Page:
When Having A Baby Takes A Little More Work


As a working woman, you tackle many challenges each day both in and out of work-completing assignments, meeting deadlines, keeping up with the bills and chores, and taking care of your health. But one of the biggest challenges you may face is discovering how to balance your career and build a family.

With more women succeeding in demanding and rewarding careers, many decide to postpone having children until they have reached personal landmarks in their professions.  You may work in an environment where there are many women who have families and for many working mothers, career/life issues such as child-care, flex-time and job sharing are top-of-mind.

Married with Children and a Job

In 2001, nearly 70 percent of married women with children under the age of 18 were on the job.

What you may not know is this: if you are a working woman considering motherhood, before you figure out how long to take for maternity leave, you may first need to deal with the challenge of getting pregnant.

Women Who Wait

It is easy to convince ourselves that we will be able to have children later in life because it seems like everyone is doing it. In fact, between 1990 and 2001, the U.S. birth rate among women ages 24 to 29 dropped six percent, while births to women ages 35 to 39 jumped 28 percent.

However, these statistics are deceiving. While many women are able to conceive naturally later in life, this is not the case for everyone. Studies show that a woman’s fertility actually decreases with age, peaking in her late 20s and dropping dramatically as she enters into her late 30s.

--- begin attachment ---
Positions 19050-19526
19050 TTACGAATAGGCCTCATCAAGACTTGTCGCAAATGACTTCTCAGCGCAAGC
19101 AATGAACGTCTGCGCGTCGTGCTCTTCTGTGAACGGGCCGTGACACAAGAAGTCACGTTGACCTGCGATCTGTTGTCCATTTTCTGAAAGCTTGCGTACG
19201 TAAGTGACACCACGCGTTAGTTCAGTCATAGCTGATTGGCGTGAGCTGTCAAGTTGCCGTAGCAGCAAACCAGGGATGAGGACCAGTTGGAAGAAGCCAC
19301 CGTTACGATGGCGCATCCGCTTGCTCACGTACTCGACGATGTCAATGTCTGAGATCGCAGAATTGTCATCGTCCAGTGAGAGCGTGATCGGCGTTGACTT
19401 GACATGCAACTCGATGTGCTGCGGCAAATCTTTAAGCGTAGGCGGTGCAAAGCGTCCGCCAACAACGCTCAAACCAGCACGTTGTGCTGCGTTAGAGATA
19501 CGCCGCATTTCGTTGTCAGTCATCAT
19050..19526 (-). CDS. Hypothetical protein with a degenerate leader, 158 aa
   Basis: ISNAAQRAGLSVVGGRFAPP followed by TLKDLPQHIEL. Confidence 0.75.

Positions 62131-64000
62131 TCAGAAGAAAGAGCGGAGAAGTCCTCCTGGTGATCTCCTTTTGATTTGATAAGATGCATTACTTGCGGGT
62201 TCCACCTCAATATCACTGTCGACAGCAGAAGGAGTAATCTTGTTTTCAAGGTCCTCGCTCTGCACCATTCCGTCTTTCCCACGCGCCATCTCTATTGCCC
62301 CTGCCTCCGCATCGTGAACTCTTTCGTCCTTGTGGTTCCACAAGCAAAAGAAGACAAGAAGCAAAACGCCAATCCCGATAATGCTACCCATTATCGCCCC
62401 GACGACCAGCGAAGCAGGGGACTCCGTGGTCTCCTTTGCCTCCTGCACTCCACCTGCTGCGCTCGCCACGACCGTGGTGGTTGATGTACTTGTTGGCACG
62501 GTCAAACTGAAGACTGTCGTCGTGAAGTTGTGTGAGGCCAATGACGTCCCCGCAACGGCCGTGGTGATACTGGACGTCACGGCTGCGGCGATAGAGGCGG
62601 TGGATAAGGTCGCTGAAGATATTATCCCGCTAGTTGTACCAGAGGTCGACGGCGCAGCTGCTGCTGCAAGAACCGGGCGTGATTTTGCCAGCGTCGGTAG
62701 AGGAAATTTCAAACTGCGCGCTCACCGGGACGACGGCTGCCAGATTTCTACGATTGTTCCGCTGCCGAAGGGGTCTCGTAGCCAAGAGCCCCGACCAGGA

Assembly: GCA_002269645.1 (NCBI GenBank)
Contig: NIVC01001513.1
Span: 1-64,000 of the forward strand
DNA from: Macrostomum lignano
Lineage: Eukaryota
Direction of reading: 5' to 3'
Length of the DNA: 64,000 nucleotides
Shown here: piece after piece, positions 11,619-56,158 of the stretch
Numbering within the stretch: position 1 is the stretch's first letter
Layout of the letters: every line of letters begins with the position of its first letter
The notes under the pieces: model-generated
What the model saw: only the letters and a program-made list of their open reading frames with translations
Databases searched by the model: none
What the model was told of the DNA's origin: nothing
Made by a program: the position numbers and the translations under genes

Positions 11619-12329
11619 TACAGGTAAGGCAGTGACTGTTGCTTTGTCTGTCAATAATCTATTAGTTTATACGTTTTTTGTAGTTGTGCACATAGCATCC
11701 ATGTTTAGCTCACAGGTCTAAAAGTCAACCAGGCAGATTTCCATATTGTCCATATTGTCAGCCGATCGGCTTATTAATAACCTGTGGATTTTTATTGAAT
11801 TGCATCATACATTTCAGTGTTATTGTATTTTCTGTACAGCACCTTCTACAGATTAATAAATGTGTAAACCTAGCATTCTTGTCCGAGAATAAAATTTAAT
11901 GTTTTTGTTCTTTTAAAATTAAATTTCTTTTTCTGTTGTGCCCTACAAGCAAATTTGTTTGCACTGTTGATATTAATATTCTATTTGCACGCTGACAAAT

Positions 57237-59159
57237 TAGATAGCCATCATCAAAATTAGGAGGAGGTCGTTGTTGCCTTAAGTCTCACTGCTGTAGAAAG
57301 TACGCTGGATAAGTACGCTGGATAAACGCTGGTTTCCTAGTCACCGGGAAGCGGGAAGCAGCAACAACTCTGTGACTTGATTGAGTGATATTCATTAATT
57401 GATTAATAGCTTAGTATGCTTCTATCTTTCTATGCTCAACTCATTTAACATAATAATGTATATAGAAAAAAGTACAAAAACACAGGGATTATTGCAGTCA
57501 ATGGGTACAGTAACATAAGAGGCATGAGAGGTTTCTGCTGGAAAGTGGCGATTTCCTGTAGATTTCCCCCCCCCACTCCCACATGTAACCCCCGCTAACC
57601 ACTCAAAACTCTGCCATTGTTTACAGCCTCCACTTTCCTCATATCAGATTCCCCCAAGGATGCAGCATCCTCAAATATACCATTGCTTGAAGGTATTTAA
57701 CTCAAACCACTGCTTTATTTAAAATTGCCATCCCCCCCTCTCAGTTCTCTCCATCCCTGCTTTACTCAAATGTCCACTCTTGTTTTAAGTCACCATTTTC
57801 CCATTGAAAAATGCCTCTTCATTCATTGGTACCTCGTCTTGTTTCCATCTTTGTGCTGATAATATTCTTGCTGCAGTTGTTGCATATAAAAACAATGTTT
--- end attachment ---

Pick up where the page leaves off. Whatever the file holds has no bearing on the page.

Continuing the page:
While many women can become both successful business women and mothers, it is important to try your best to plan for both ahead of time so you have a greater chance of becoming pregnant when you are ready.

For example, begin talking to your physician before trying to conceive to discuss your expectations and personal health situation. Also discuss how to stay healthy to help enhance your fertility. Establishing this ongoing communication will help you and your physician to better identify potential timing and need for fertility treatment.

When Things Don’t Work Out as Planned

Infertility affects about six million American couples, roughly ten percent of the population currently at reproductive age. If you believe you are experiencing trouble getting pregnant, the sooner you see a specialist and begin fertility treatment, the better.

As a general rule of thumb, if you are in your twenties to early thirties doctors recommend trying to conceive naturally for one year before seeing a specialist. If you are over 35 years of age, you should seek help from a specialist sooner, around six months after trying to conceive.

Proven treatments can help many couples, and advancements in medicine technology , patient-friendly medications and microsurgery techniques are boosting conception success rates.

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